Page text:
Never leave a child alone in a vehicle
WACO, Texas – (May 19, 2012) The KidSafe Program at Hillcrest would like to remind you to never leave a child alone in a vehicle, even for just a few minutes. Every year children die of hyperthermia because they were left unattended in a hot car. In 2010, there was a 67% increase in the number of hyperthermia deaths from children being left in vehicles. 38% of these deaths occurred in Texas. The average age of hyperthermia death victims in Texas was 19 months old. This data appears to vastly underestimate the true magnitude of the problem, as the CDC estimates over 9100 non-traffic/non-crash incidents are seen in hospital emergency rooms annually.
In 2011, hyperthermia deaths were down Nationwide however 33 children still died which is completely unacceptable. Texas continues to lead the nation in hyperthermia-related deaths. Leaving a child in a vehicle for a “quick” errand can have deadly consequences. Heat is much more dangerous to children than adults. When left in a hot vehicle, a young child’s core body temperature may increase 3-5 times faster than an adult. This rise in core body temperature can cause permanent injury or death. For example, on days when the temperature exceeds 86 degrees, the inside temperature of a vehicle quickly reaches 134+ degrees within minutes.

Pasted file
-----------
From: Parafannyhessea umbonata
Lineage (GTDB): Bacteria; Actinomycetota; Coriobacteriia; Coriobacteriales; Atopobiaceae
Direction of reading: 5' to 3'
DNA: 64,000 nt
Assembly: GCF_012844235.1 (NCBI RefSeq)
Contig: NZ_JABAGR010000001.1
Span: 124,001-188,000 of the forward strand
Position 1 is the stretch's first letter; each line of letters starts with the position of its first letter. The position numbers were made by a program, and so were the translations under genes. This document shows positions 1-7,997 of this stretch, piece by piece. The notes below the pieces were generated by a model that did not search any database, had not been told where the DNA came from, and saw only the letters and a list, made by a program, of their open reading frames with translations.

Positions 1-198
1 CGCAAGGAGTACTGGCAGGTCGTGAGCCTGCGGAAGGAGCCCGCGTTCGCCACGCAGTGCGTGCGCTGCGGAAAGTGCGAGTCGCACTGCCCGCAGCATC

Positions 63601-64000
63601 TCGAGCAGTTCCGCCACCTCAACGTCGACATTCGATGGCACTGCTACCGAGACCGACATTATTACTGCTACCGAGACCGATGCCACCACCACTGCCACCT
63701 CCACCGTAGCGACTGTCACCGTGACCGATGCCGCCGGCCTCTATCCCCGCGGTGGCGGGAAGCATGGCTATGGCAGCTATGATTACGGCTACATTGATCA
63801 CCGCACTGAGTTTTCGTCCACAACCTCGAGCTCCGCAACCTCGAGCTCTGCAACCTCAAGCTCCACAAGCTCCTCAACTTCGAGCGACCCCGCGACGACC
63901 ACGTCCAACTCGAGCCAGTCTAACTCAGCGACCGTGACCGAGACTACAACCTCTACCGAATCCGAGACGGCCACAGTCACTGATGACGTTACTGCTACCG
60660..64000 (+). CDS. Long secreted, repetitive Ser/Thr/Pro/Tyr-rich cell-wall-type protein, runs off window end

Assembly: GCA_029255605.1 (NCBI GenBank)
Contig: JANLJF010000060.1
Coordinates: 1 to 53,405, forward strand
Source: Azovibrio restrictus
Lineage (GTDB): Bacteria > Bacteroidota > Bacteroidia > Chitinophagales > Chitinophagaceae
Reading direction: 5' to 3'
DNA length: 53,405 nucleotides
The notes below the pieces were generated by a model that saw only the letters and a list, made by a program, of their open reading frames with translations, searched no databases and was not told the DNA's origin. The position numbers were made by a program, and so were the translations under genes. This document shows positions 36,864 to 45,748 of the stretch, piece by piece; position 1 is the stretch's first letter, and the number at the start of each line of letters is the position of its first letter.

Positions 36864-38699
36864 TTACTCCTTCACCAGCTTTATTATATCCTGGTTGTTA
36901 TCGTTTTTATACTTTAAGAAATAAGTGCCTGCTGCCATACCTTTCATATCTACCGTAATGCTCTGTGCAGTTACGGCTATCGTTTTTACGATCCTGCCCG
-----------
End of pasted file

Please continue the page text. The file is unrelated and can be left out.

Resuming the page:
An examination of media reports about the 494 child vehicular hyperthermia deaths for a thirteen year period (1998 through 2011) shows the following circumstances occurred:
· 51% - child "forgotten" by caregiver (253 Children)
· 30% - child playing in unattended vehicle (150)
· 17% - child intentionally left in vehicle by adult (86)
· 1% - circumstances unknown (5)
Helpful Tips and Reminders:
- NEVER leave a child unattended in a vehicle, even with the windows slightly open.
- If you see an unattended child in a vehicle, call 911 immediately. There is no way to determine by looking at the child how long they have been in the vehicle unattended, what their physical state is, and how their body is being affected by the heat.
- Teach children not to play in, on, or around vehicles.
- Always lock a vehicle’s doors and trunk- especially at home. Keep keys and remote entry devices out of children’s reach.
- Watch children closely around vehicles, particularly when loading and unloading. Check to ensure all children leave the vehicle when you reach your destination. Do not overlook sleeping infants.
- Be especially careful if you are dropping off infants or children at day care and that is not a part of your normal routine.
- Distractions and a break in normal routines have led to parents and caregivers forgetting children in vehicles. If you change your routine the following tips will help remind you to “CHECK THE BACK”:
- Place cell phone, purse, briefcase or something that is needed for your next stop on the floor in front of a child in the backseat.
- Set a cell phone alarm for a reminder to drop your child(ren) off at day care.
- Set your computer to send a reminder asking “Did you drop your child at daycare?”
- Have the daycare call you if you have not dropped your child off by a specific time.